nachricht Safeguarding sustainability through forest certification mapping
27.06.2017 | International Institute for Applied Systems Analysis (IIASA)

nachricht Dune ecosystem modelling
26.06.2017 | Albert-Ludwigs-Universität Freiburg im Breisgau

All articles from Ecology, The Environment and Conservation >>>

The most recent press releases about innovation >>>

Die letzten 5 Focus-News des innovations-reports im Überblick:

Im Focus: Can we see monkeys from space? Emerging technologies to map biodiversity

An international team of scientists has proposed a new multi-disciplinary approach in which an array of new technologies will allow us to map biodiversity and the risks that wildlife is facing at the scale of whole landscapes. The findings are published in Nature Ecology and Evolution. This international research is led by the Kunming Institute of Zoology from China, University of East Anglia, University of Leicester and the Leibniz Institute for Zoo and Wildlife Research.

Using a combination of satellite and ground data, the team proposes that it is now possible to map biodiversity with an accuracy that has not been previously...

Im Focus: Climate satellite: Tracking methane with robust laser technology

Heatwaves in the Arctic, longer periods of vegetation in Europe, severe floods in West Africa – starting in 2021, scientists want to explore the emissions of the greenhouse gas methane with the German-French satellite MERLIN. This is made possible by a new robust laser system of the Fraunhofer Institute for Laser Technology ILT in Aachen, which achieves unprecedented measurement accuracy.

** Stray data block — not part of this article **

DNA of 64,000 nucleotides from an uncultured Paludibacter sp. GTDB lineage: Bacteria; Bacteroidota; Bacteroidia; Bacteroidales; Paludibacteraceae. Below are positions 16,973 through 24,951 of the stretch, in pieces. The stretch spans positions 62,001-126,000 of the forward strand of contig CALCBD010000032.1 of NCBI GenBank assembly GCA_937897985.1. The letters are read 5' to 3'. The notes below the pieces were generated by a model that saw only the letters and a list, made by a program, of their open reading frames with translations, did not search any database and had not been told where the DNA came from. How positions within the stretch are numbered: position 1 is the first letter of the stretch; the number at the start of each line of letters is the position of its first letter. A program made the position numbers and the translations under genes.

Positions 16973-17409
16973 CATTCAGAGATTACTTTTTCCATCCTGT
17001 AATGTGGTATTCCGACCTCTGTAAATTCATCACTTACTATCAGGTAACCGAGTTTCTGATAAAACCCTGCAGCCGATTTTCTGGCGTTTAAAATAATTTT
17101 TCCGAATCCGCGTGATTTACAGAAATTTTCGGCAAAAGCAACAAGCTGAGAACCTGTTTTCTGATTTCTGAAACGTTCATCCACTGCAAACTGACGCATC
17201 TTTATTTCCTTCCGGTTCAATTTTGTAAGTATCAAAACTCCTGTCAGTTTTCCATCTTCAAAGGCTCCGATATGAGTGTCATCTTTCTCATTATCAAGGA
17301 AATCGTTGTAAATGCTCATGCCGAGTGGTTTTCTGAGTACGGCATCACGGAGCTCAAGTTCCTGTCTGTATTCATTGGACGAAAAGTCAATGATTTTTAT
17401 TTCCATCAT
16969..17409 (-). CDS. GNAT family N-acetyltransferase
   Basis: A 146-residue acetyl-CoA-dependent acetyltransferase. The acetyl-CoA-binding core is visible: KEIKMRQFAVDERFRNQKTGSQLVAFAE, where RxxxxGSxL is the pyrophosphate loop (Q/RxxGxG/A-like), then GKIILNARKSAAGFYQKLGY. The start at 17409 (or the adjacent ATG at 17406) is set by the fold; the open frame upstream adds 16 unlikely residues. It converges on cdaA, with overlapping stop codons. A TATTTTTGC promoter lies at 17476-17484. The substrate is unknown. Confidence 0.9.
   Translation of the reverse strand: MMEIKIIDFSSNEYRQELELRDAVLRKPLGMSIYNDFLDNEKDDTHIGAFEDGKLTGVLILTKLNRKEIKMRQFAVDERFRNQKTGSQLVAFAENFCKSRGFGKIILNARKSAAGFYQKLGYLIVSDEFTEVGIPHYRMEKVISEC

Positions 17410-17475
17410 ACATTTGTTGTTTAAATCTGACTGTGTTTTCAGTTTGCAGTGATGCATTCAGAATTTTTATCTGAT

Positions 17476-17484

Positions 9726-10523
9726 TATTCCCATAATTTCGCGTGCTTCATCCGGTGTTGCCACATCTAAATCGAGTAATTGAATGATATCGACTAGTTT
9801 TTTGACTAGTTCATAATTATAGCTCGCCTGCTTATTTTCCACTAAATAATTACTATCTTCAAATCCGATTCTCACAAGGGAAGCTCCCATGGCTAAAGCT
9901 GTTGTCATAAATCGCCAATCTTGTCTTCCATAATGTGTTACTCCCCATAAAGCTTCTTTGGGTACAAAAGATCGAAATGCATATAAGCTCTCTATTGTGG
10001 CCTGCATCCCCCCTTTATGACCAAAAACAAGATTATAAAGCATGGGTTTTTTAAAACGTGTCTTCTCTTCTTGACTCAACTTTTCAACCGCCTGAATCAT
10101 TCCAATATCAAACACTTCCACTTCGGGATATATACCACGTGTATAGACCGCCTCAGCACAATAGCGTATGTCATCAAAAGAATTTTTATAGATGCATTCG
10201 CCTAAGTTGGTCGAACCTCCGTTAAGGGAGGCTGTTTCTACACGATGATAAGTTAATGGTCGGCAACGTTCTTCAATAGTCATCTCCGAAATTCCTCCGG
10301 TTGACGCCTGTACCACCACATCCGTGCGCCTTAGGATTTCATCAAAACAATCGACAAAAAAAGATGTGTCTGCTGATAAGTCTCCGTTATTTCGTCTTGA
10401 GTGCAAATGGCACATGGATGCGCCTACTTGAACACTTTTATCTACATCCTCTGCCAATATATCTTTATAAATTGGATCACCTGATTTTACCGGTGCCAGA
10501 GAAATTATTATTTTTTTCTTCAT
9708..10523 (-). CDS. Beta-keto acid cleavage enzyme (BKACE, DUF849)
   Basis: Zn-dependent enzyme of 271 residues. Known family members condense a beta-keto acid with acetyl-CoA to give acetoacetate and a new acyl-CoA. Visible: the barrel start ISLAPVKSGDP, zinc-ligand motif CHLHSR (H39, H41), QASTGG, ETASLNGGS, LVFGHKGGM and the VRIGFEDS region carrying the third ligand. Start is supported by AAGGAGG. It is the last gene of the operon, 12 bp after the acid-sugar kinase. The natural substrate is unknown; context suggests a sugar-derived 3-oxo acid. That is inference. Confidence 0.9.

Methane is primarily the result of the decomposition of organic matter. The gas has a 25 times greater warming potential than carbon dioxide, but is not as...

Im Focus: How protons move through a fuel cell

Hydrogen is regarded as the energy source of the future: It is produced with solar power and can be used to generate heat and electricity in fuel cells. Empa researchers have now succeeded in decoding the movement of hydrogen ions in crystals – a key step towards more efficient energy conversion in the hydrogen industry of tomorrow.

As charge carriers, electrons and ions play the leading role in electrochemical energy storage devices and converters such as batteries and fuel cells. Proton...

Im Focus: A unique data centre for cosmological simulations

Scientists from the Excellence Cluster Universe at the Ludwig-Maximilians-Universität Munich have establised "Cosmowebportal", a unique data centre for cosmological simulations located at the Leibniz Supercomputing Centre (LRZ) of the Bavarian Academy of Sciences. The complete results of a series of large hydrodynamical cosmological simulations are available, with data volumes typically exceeding several hundred terabytes. Scientists worldwide can interactively explore these complex simulations via a web interface and directly access the results.

With current telescopes, scientists can observe our Universe’s galaxies and galaxy clusters and their distribution along an invisible cosmic web. From the...

Im Focus: Scientists develop molecular thermometer for contactless measurement using infrared light

Temperature measurements possible even on the smallest scale / Molecular ruby for use in material sciences, biology, and medicine

Chemists at Johannes Gutenberg University Mainz (JGU) in cooperation with researchers of the German Federal Institute for Materials Research and Testing (BAM)...

All Focus news of the innovation-report >>>

Anzeige

Anzeige

Event News

Plants are networkers

19.06.2017 | Event News

Digital Survival Training for Executives

13.06.2017 | Event News

Global Learning Council Summit 2017

13.06.2017 | Event News

 
Latest News

Touch Displays WAY-AX and WAY-DX by WayCon

27.06.2017 | Power and Electrical Engineering

Drones that drive

27.06.2017 | Information Technology

Ultra-compact phase modulators based on graphene plasmons

27.06.2017 | Physics and Astronomy

VideoLinks
B2B-VideoLinks
More VideoLinks >>>